A recent survey shows churches having trouble finding pastors: first, because there are simply fewer Christians in each successive age cohort, and second, because the young adults who still affiliate with Christianity are seldom doctrinally pure enough for their elders.
It’s no secret anymore that evangelicals—and really all Christians—are in the middle of a cultural and membership decline. That decline has now lasted at least 15 years, and it shows zero signs of stopping any time soon.
A couple of years ago, I noticed that Boomer-age pastors and evangelical leaders are thinking of maybe passing a few of their lesser, less-powerful batons to Millennial evangelicals in their churches. That is not a typo. They still want to reach Millennials, whose oldest members are now pushing 40, for those lesser batons.
However, a recent sign-of-the-times indicates that evangelical pastors are having a lot of trouble finding replacements.
Amid ongoing decline, a wild ‘pastoral succession crisis’ appears
Barna Group is a for-profit marketing business that conducts religious research, analyzes it, and then sells the results—along with various products to fix the problems they’ve identified—to worried evangelical leaders. They’re also one of the few groups that study evangelicals at all.
All that said and taken into account, one of their more recent analyses probably sounds quite sobering to their target audience.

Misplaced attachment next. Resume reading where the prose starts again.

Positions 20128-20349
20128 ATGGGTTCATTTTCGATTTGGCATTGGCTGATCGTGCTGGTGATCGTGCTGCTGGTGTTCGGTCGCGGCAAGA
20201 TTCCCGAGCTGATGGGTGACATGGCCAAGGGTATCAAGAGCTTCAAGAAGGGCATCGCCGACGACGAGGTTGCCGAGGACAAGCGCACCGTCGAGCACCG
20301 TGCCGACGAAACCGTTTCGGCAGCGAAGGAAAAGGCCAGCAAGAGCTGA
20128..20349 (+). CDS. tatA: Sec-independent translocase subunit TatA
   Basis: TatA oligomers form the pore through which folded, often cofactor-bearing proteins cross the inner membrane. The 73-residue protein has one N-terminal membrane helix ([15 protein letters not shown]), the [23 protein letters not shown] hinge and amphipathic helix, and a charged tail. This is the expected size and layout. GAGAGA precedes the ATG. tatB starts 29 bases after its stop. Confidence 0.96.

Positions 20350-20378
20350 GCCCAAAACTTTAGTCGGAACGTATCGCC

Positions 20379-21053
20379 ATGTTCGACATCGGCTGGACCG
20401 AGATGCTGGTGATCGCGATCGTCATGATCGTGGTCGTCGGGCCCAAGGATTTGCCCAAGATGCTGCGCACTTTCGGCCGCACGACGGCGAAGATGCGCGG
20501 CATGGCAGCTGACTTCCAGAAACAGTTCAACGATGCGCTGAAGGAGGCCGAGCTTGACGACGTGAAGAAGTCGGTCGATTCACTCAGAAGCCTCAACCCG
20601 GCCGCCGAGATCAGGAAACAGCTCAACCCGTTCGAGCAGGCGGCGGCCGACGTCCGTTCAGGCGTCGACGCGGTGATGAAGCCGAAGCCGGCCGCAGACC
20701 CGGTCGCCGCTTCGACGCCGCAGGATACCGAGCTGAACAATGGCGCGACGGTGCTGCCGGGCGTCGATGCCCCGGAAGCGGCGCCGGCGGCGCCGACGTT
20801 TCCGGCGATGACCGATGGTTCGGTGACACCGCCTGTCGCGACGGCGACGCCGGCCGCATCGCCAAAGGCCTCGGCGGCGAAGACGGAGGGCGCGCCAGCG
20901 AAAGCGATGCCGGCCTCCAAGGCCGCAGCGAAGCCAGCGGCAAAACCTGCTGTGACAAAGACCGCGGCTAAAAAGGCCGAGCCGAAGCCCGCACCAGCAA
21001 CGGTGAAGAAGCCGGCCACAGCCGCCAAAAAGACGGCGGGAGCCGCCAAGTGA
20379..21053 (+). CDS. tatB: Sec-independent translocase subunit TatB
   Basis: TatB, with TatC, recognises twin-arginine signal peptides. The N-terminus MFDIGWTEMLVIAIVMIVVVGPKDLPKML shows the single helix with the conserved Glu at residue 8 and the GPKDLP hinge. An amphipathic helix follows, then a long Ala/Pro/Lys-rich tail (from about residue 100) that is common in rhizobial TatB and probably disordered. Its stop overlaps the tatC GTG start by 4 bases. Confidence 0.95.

Most Protestant pastors are aging in place, with only 16% of them under age 40. The average age of Protestant pastors is apparently about 52. Worse still (from Christians’ perspective), very few churches have a plan in place to find a replacement for their pastors once they retire. Barna reports that a solid majority of today’s pastors don’t feel optimistic about the next generation of pastors:
Three-quarters of pastors surveyed say they at least somewhat agree with the statement “It is becoming harder to find mature young Christians who want to be pastors,” and 71 percent at least somewhat agree with the statement “I am concerned about the quality of future Christian leaders.”“The Pastoral Succession Crisis Is Only Getting More Complicated,” Barna Group (archive)
So far, all of this information meshes well with what we already know about evangelical pastors. We know that pastors are getting more and more burned out every day. We know that job openings for pastors that used to be swamped and deluged with applications now see almost no applications coming in at all. And we know that since the pandemic especially, many fed-up-to-HERE pastors are walking away from their pulpits—with more still seriously considering it.